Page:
Yep. I was almost dumped over a few years back, in my aluminum boat, by a freighter wave that caught me sideways. Since then, I am very mindful of the ships that pass me. I still have that boat but have switched to a bigger, safer craft for the Sound.
I found a couple guys drift mooching in the fog last season. They asked me where they were. When I told them Lagoon Point on whidbey Island they turned white. They put in at Kingston and were so stoned they didn't realize they drifted across Admiralty Inlet,
You cannot count on tidal currents to take you down the shoreline in a controlled drift.
I see people out in the sound in float tubes now and then. Very risky. I don't think most people realize how fast the tidal currents are or how fast the wind can kick up. Also, riding the wake of an 18 ft Bayliner in a float tube would be risky, let alone a tug boat or freighter. Might be ok in a pontoon on a nice day. At least with oars you can get around better.
Number one recommendation would be to try out your vessel of choice at your chosen location WITHOUT trying to fish. KISS principle, at least initially. I'm hoping to do that in my yak in October on the Yakima. It will be with a group (PSFF), so we'll have some "backup". Still, first float will be just that, "float". No fishing, take pictures, and figure out what's best for location and fishing.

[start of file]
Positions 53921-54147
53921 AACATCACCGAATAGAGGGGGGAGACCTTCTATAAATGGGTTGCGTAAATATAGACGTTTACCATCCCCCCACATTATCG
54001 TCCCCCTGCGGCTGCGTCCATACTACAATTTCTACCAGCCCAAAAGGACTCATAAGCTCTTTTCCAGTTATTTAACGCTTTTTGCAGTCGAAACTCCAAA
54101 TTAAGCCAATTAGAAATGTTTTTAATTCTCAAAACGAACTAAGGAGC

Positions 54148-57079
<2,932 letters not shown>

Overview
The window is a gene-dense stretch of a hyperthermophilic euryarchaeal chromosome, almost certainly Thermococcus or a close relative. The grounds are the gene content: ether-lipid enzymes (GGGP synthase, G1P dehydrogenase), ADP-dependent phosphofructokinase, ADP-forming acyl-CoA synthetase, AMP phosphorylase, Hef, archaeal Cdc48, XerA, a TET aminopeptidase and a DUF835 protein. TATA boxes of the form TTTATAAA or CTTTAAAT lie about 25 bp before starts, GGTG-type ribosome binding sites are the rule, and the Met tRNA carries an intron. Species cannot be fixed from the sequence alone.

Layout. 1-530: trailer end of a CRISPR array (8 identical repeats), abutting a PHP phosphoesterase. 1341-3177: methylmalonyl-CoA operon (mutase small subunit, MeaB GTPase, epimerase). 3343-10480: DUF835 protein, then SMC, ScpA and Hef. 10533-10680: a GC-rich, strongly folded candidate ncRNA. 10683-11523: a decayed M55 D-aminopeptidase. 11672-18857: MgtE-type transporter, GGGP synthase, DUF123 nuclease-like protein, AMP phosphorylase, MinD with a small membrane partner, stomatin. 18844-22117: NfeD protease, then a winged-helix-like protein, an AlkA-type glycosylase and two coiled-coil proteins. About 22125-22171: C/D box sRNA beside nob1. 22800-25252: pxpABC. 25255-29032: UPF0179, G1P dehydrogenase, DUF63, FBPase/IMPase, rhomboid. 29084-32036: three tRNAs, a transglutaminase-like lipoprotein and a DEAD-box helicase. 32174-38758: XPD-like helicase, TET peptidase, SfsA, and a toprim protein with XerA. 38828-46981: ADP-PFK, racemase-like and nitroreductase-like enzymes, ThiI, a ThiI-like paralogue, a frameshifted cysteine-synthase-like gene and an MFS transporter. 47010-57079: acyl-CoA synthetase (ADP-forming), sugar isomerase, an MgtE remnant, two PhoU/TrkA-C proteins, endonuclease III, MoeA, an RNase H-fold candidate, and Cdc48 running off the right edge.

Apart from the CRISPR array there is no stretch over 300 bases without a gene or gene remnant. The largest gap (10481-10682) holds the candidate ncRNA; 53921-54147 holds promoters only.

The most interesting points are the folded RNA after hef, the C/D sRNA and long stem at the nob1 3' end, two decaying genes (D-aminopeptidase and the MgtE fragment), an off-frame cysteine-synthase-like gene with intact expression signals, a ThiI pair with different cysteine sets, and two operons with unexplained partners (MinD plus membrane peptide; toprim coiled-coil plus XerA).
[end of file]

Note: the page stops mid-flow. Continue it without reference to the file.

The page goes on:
Unless your craft is bright colored, I would strongly suggest adding some hi-vis orange (like hunter vest) so you can be seen by the motorboats. There are some very strong currents and rips around the sound, so do some homework before venturing about and by all means, wear a PFD.